The thrill and peril of revisiting and revising history served not only as a mission statement for J.J. Abrams’s Star Trek, but also as the chief thematic concern of the narrative, involving dueling attempts to alter or recreate history rather than accept it. Abrams essentially successfully recreated popular myth by highlighting his own unease in undertaking such a tremendous task, and the result was a film that exceeded nearly every other filmic iteration of the series.
As such, it’s not exactly surprising that Star Trek Into Darkness compounds that unease and further dismantles accepted mythology. Still, it’s a reassuring sign that Abrams and his collaborators continue to chart their own distinct path through the final frontier. There’s an ironic punch, then, to the film opening with Captain James T. Kirk (Christopher Pine) and First Officer Spock’s (Zachary Quinto) inability to practice anonymity, following an exhilarating last-minute rescue of Spock from the gut of an active volcano. For Kirk, the issue is less the demotion he receives from father-figure Admiral Pike (Bruce Greenwood) than Spock’s willingness to follow the prime directive, even at the expense of his life or their friendship. Uhura (Zoe Saldana), Spock’s long-term partner, isn’t very pleased with this either, as it turns out.
For Abrams, the Spock/Kirk dynamic serves as both central dramatic relationship and a perfect abstraction of the creative process of deciding when to indulge the mythology of the series created by Gene Rodenberry and when to trust one’s own sense of creation—the personal versus the proven, played out as intergalactic action-melodrama. (Spoilers herein.) And like the film, Kirk is stripped of his own rebuilt sense of personal history early on, when Pike is murdered during an attack engineered by John Harrison (Benedict Cumberbatch), a mysterious traitor in the Starfleet ranks who’s hiding out on Qo’noS, home planet of the Klingons. Left mourning and in need of vengeance, Kirk comes under the tutelage of Admiral Marcus (Peter Weller), who sends him to destroy Qo’noS and Harrison with a cadre of new weaponry.
Even more than its predecessor, Star Trek Into Darkness is densely plotted, and occasionally borders on the convoluted, but the clarity and inventiveness of the direction keeps the drama and action constantly percolating. This comes in handy when it’s revealed that Harrison is, in fact, Khan, an engineered super-being awakened from cryogenic slumber to help create weaponry for Starfleet’s attack on Qo’noS. The revelation of Admiral Marcus’s warmongering, made by an initially helpful Khan, dismantles Kirk’s newly reinforced ideal of Starfleet as do-gooders, but also bonds him to his enemy, and the script rebuilds the rivalry between Kirk and Khan with a rousing sense of moral complexity. Khan isn’t sketched in terms of the perceived evil of his actions, but by his potent ideas and knowledge, which are corrupted by a need for violent vengeance.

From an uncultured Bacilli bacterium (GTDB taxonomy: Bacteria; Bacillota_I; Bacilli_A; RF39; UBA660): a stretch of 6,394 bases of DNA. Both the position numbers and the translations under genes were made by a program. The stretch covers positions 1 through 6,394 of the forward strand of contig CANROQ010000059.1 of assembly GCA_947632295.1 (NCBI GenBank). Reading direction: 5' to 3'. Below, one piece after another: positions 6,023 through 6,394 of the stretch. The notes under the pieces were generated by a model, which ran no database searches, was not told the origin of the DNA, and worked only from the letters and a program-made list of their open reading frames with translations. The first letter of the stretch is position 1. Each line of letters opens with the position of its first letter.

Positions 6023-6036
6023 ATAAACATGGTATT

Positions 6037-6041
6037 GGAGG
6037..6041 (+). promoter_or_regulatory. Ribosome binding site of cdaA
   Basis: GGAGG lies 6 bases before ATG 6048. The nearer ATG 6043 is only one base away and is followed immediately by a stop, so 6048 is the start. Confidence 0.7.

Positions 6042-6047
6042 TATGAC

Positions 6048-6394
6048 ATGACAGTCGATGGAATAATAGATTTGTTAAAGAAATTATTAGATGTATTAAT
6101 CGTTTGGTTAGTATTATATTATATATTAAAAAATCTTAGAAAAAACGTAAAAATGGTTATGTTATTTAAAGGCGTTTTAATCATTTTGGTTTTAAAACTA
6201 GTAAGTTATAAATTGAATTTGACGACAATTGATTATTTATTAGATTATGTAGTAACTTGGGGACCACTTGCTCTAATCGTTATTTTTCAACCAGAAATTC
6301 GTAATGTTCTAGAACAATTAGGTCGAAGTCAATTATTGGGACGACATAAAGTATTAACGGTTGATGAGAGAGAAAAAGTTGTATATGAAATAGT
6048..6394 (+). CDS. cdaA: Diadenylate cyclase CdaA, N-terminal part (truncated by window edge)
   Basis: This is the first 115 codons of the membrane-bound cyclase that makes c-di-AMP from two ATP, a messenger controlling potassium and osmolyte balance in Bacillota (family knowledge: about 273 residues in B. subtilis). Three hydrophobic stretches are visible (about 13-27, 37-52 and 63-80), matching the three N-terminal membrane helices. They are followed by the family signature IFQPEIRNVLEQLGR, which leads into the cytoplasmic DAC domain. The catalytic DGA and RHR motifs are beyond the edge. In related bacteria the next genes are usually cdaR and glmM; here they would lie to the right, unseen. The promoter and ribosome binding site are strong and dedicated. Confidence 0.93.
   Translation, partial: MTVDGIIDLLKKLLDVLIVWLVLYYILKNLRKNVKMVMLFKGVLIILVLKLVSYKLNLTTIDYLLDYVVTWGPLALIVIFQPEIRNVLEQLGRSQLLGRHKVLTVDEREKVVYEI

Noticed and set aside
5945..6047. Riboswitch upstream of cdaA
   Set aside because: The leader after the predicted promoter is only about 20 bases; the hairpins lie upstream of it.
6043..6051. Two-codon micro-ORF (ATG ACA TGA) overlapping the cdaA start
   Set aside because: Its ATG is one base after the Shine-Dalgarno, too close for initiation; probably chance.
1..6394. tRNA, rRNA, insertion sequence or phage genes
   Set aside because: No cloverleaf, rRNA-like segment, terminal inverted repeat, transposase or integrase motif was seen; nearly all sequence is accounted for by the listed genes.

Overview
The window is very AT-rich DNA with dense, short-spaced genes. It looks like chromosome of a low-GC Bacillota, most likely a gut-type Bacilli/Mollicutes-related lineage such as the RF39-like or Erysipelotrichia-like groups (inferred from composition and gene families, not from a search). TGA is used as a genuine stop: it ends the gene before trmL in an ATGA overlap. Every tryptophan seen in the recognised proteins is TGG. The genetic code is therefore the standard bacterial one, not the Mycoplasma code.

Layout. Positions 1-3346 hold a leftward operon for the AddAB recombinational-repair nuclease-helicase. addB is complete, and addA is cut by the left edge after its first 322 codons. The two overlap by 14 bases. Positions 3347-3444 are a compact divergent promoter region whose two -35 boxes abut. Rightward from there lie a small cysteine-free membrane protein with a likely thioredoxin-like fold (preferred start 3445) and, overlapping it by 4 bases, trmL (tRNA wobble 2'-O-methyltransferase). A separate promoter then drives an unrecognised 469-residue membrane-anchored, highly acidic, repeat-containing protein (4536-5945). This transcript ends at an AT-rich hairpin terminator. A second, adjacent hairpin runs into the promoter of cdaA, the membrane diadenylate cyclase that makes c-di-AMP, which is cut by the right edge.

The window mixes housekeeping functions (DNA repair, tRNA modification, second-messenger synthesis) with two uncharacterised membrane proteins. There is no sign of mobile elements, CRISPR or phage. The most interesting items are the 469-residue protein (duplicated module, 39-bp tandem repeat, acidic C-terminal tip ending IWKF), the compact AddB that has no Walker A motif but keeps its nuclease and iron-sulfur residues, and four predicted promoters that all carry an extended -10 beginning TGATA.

Put simply, Khan is Kirk left to his own devices, without his trusted crewmembers to offer wisdom and counsel. His need for his crew is mirrored in Abrams’s shrewdly democratic sense of developing action, the precision of which feels almost too perfectly calibrated at points. The ambitions and moral weight of the narrative, however, are so striking that the film never feels particularly overwrought. With less major set pieces than its predecessor and a scant amount of creatures, Star Trek Into Darkness strides like a sci-fi box-office behemoth, but has the emotional rigors of poison-tipped melodrama. In this, the inevitable comparisons to The Empire Strikes Back are absolutely justified.
This isn’t to say that the film lacks muscle: a shoot-out with a battalion of Klingons, the Enterprise’s powerless free fall, and Spock and Khan’s climactic duel in the sky above San Francisco all afford thrilling action to match the emotional lacerations that the Enterprise crewmembers must endure, from without and within. At first glance, the film seems to just reiterate the structure and trials of its predecessor by focusing again on the battle between Kirk’s ego and Spock’s logic, but the stakes have clearly been raised, the moral knot further tightened and tangled. Kirk is no longer seeking an identity for himself, but also for those he must lead, as he watches his idols either die or become violent cowards. The struggle to become both an individual and a leader simultaneously, without the crutch of established honor, has obvious underpinnings for Abrams, a brilliant director who now finds himself watching George Lucas’s throne. That struggle doesn’t come to an easy, quick, or certain conclusion for anyone in Star Trek Into Darkness, which is more defined by inner demons and emotional gamesmanship than warp drives and photon torpedoes.